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Remedy minimum equity necessary to prevent the

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Remedy: Minimum equity necessary to prevent the detriment ( Waltons ) (This means money). Expectation based (Proprietary Estoppel – There is a prima facie presumption for expectation: Giumelli and Donnis ) – does not have to be property can be $ to the value of the property. Giumelli v Giumelli Facts: The G family owned an farming property in WA under a partnership agreement. Robert G worked on the orchard for 14 years without wages. During that time his parents – on 3 occasions – promised him a parcel of land in return for work without wages. Over the years he built a house on that land. He moved out when he got married, but his parents promised him that they would subdivide the property if he promised to return. The new wife refused to live on the property – so they divorced. He married again, parents did not like the second wife and he was told it was her or the land. He left and sued them. Held: Gleeson, McHugh and Callinan JJ: In prop estoppel the equity was found in an assumption as to the future ownership of the land which had been 9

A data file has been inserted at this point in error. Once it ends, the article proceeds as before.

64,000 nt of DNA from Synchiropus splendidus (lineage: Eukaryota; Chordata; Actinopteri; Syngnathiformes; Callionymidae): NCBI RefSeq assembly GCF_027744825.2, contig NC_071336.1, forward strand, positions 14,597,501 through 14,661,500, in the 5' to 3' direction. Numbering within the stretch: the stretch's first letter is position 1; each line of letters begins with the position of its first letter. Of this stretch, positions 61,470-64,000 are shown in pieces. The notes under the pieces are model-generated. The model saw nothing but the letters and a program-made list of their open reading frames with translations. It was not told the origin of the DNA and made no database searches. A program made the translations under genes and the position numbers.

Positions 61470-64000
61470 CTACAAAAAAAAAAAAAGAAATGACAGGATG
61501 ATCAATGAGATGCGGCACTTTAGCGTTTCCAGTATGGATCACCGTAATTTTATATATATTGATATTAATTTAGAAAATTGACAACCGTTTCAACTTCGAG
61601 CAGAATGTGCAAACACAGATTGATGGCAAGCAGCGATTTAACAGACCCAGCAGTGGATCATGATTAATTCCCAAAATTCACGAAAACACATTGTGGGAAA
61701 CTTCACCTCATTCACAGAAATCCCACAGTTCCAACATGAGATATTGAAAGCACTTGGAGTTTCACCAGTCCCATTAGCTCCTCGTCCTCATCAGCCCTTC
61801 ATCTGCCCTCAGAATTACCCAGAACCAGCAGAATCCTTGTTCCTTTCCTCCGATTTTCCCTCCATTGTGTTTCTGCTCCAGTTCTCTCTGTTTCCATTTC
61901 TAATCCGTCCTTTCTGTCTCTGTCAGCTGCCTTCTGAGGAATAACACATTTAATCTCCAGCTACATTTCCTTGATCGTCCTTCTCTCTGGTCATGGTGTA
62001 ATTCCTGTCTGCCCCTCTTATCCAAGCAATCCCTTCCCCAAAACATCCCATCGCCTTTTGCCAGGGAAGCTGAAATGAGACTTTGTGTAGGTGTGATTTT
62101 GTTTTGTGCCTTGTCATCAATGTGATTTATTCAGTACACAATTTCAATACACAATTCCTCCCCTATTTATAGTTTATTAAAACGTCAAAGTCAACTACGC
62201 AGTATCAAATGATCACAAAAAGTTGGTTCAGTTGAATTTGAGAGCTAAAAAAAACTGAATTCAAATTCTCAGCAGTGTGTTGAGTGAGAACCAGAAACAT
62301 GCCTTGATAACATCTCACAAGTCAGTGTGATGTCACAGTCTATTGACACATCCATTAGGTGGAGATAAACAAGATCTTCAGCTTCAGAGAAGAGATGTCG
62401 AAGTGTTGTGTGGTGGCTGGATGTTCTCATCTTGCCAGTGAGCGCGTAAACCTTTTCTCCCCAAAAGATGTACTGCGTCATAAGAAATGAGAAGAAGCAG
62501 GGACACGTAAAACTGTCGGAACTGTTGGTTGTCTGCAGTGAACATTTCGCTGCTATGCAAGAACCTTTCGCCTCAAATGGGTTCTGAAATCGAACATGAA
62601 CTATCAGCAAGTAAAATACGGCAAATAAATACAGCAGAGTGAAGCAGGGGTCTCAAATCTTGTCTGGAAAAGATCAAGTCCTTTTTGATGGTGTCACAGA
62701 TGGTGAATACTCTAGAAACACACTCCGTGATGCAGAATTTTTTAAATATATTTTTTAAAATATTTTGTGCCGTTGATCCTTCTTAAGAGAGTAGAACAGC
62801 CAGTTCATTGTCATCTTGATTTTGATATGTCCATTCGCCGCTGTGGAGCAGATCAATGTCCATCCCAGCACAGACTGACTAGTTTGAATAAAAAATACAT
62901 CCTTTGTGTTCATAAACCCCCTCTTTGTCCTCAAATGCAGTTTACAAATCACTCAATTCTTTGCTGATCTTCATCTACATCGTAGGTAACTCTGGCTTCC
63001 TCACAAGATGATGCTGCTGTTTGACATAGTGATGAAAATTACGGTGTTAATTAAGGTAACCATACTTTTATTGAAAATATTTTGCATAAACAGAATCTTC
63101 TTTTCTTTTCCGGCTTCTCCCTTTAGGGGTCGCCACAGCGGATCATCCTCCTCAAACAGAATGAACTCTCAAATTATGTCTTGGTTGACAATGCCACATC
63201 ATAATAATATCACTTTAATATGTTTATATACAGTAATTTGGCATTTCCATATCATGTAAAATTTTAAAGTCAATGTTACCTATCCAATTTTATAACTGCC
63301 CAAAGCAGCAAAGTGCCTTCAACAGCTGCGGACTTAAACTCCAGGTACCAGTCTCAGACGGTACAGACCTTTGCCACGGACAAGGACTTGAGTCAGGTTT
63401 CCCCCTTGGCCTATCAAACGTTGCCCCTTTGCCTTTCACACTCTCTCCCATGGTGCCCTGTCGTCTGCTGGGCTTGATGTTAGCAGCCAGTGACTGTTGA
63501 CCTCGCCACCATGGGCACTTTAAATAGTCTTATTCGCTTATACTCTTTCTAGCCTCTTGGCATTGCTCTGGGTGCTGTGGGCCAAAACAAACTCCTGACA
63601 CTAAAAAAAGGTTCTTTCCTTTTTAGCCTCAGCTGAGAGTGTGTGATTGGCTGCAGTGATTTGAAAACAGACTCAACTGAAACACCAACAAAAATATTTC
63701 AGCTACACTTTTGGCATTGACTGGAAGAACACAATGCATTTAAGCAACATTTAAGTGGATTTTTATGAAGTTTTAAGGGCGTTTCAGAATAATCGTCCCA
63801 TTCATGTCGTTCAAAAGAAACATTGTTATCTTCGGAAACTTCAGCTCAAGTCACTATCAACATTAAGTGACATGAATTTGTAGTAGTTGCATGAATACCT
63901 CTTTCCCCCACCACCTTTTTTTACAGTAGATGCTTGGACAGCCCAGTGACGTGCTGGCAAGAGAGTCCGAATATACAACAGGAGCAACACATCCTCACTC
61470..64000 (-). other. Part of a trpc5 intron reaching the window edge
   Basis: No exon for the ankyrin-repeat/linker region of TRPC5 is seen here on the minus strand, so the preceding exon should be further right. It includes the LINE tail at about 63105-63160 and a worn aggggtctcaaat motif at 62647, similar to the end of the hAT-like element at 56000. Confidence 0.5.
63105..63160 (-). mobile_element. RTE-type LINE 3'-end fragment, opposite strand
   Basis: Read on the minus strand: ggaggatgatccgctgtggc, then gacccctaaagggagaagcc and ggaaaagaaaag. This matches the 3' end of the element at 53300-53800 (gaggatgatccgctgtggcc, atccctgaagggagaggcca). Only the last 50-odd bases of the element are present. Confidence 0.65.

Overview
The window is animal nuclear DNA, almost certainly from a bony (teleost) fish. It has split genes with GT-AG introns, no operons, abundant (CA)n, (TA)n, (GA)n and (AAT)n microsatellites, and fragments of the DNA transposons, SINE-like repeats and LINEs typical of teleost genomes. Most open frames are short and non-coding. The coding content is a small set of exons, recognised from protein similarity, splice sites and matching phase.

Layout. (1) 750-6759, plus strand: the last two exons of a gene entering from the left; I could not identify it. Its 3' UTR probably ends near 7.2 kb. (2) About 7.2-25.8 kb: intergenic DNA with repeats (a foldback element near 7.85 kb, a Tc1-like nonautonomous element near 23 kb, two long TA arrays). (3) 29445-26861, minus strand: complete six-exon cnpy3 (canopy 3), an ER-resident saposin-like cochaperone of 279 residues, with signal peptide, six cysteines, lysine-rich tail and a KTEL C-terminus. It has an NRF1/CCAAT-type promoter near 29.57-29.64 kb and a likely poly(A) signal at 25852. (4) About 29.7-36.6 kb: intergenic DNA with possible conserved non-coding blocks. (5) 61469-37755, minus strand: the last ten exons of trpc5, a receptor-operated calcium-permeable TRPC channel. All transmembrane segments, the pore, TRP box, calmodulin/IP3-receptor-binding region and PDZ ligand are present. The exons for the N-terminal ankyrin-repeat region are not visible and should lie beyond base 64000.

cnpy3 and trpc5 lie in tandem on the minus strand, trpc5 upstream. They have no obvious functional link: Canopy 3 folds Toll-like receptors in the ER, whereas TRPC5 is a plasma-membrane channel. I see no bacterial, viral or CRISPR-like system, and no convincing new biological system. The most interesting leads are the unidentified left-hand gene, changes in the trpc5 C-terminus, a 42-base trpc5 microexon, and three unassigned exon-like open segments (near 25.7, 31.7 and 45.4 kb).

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induced by representations upon which there had been detrimental reliance by the plaintiff. They held that prima facie appropriate relief would be an equitable fee simple in the parcel. However they said the remedy is discretionary and prior to granting such an interest by imposing a CT the court should consider whether there is an appropriate remedy that falls short. 2 factors mitigates against the fee simple – the other proceedings on foot and Steven and wife were living on that parcel of land and had made improvements to it. The court therefore declined to impose a CT. Instead he got expectation damages to the value of the promised land. Donnis v Donnis Facts: The COA in Vic clarified how a court approaches small detriment suffered in reliance of a large interest in land. Parents purchased a 40 acre property. There were two houses on the property. Parents moved into one and a son moved into another. Steven helped out with the mortgage repayments and then married Susie. Susie wanted to move to the city. To convince her to say Steven said that 20 acres are “ours”. Parents agreed that 20 acres was hers and Steven. Promised that their names would be put onto the title in time. They said that all Susie should worry about is providing them with grandchildren. They renovate the home. Marriage fell apart. Parents in law sent a letter asking her to vacate. She eventually went to live with her parents. 2 years later they sold the property for 4M. Susie sued them. Held: TJ: Susie did not buy a house closer to Melb, spent money on the property, gave up profession to have a child. She was awarded $600 000. COA: Parents argued that $600 000 was too excessive. Nettle J: What is the minimum that can be done to rectify the detriment? But in Giumelli the court does not seem to have been under such a restriction.
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